I’ve been calibrating my situation.  For most of my life, I felt unworthy to receive anything of value.  I came by this belief as a cradle Catholic (“Oh Lord I am not worthy to receive thee / speak but the word and my soul shall be healed”).  My feelings of worthless got substantial reinforcement from the taunts of children, the chaos of childhood with a violent alcoholic father, and the treachery of men.

Two years ago, I began to question the wisdom of measuring my value by other people’s opinions.  My house didn’t satisfy this one’s standard; my clothes fell short in another’s view.  I’m too small, too loud, not rich enough, not clever enough, not soft enough, not simple enough.  Each time someone judged me I sprang to action.  I furiously attacked the characteristic of which the critic complained.  I’d diet, I’d journal, I’d push  my features into the form the beholder preferred.  I changed the length and color of my hair, the type of clothes I wore, my habits, my hobbies, and my associates.

Regardless of my efforts, I heard condemnation.  “You’re not doing enough; you’re doing too much; you’re not doing the right things.”  You aren’t easy enough.  You don’t bend enough.  You don’t let people do things; you don’t do enough.  I lived in a funhouse and the goblins around each corner shrieked as I huddled against the wall, shivering.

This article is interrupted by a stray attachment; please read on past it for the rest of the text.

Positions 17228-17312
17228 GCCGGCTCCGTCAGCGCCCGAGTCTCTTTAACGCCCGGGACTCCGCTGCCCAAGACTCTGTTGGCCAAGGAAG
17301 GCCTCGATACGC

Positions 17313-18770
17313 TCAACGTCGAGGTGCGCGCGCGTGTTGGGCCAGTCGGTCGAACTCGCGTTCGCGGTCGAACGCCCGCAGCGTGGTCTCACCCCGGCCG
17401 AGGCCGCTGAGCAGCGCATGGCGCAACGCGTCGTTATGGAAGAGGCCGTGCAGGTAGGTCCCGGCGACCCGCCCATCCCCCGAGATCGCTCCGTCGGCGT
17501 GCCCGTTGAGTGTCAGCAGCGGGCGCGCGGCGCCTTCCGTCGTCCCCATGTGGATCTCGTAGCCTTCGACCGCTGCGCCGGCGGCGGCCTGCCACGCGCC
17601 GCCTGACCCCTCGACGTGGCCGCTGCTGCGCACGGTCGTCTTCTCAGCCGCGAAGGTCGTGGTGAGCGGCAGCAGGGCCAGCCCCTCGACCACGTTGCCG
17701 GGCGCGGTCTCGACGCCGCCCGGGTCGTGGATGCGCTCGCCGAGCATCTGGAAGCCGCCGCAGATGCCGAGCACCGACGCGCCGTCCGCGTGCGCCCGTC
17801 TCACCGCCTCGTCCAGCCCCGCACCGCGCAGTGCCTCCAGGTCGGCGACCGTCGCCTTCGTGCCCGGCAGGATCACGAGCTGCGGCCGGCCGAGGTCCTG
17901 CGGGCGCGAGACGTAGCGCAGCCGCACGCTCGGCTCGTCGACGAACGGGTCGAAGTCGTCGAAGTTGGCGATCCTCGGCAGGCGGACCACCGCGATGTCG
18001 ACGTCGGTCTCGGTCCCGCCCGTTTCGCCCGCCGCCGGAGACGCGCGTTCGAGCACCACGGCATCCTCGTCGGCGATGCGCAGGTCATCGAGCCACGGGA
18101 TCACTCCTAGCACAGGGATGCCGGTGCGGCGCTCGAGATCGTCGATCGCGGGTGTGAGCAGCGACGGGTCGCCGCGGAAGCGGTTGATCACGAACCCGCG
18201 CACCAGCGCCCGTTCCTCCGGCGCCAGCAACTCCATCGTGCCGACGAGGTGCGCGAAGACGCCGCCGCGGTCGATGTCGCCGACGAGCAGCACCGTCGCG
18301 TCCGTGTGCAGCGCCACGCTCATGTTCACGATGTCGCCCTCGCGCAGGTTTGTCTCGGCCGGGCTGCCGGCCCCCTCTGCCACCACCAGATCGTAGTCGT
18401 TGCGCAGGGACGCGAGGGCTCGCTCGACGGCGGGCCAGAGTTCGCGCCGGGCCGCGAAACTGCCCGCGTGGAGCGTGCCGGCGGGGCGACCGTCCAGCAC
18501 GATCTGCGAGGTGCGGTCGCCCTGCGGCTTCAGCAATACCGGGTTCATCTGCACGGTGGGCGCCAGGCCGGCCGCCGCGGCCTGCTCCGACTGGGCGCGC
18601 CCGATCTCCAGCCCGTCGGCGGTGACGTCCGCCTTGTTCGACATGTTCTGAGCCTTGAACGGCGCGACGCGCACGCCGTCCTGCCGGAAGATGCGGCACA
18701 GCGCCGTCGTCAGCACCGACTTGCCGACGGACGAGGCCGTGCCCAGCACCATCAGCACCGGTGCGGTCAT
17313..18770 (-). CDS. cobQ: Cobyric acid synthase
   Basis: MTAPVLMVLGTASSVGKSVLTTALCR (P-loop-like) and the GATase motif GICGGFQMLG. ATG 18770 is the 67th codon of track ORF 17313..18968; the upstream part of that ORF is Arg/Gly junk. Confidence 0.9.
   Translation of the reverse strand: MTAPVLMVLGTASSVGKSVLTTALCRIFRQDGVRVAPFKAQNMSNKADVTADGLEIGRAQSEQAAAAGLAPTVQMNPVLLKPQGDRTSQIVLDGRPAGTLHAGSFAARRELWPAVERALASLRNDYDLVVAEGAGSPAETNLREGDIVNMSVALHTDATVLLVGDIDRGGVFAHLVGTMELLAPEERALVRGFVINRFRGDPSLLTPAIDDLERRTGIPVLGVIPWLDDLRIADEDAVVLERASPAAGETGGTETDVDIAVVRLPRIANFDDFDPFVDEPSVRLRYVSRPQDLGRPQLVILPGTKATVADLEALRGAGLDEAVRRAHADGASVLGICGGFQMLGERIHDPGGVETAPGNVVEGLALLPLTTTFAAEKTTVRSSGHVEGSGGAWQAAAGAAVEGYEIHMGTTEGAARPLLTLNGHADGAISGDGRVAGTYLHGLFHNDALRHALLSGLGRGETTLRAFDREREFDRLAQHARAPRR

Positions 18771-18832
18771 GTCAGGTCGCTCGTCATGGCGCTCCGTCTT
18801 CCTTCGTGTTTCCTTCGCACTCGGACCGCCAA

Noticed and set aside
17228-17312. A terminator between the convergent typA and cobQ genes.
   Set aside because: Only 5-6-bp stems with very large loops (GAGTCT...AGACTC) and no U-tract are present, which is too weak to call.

I’ve spent the last twenty-three months trying to live complaint-free, motivated by the desire to push myself towards joy.  I started this journey mostly to please those who found me wanting.  Along the way, I began to question the virtue of those people’s opinions.  I discovered the relationship between my conduct and my happiness depended not on external judgment but on my ability to quell the chorus and hear my own voice.

I might not measure up to other people’s standards.  I no longer care.  I sank low enough to stumble on the spot where my values got buried in the avalanche.  As I dig through the rubble to unearth my own standards and let them scramble back to the surface, I realize that people who truly love each other don’t pile dirt on top of each other’s fragile gardens.

I recalibrate my scale before stepping on it each morning.  I’m doing the same for everything and everyone in my life.  I once told someone that I did not form my social and political opinions capriciously, that they resulted from consideration and deliberation.  The person closed his face to me and replied that if I would just listen to him, I would see that I was wrong and he was right.  I listened; and tried to believe him.  But the beating of my heart inside my chest grew wilder and louder until I finally stopped and turned my attention inward.  Now that heart has become my guide.  It has continued to beat through all the shocks that I’ve levied upon it. I realize that I should be able to march to its rhythm and still be loved.  I step forward.  Life continues.



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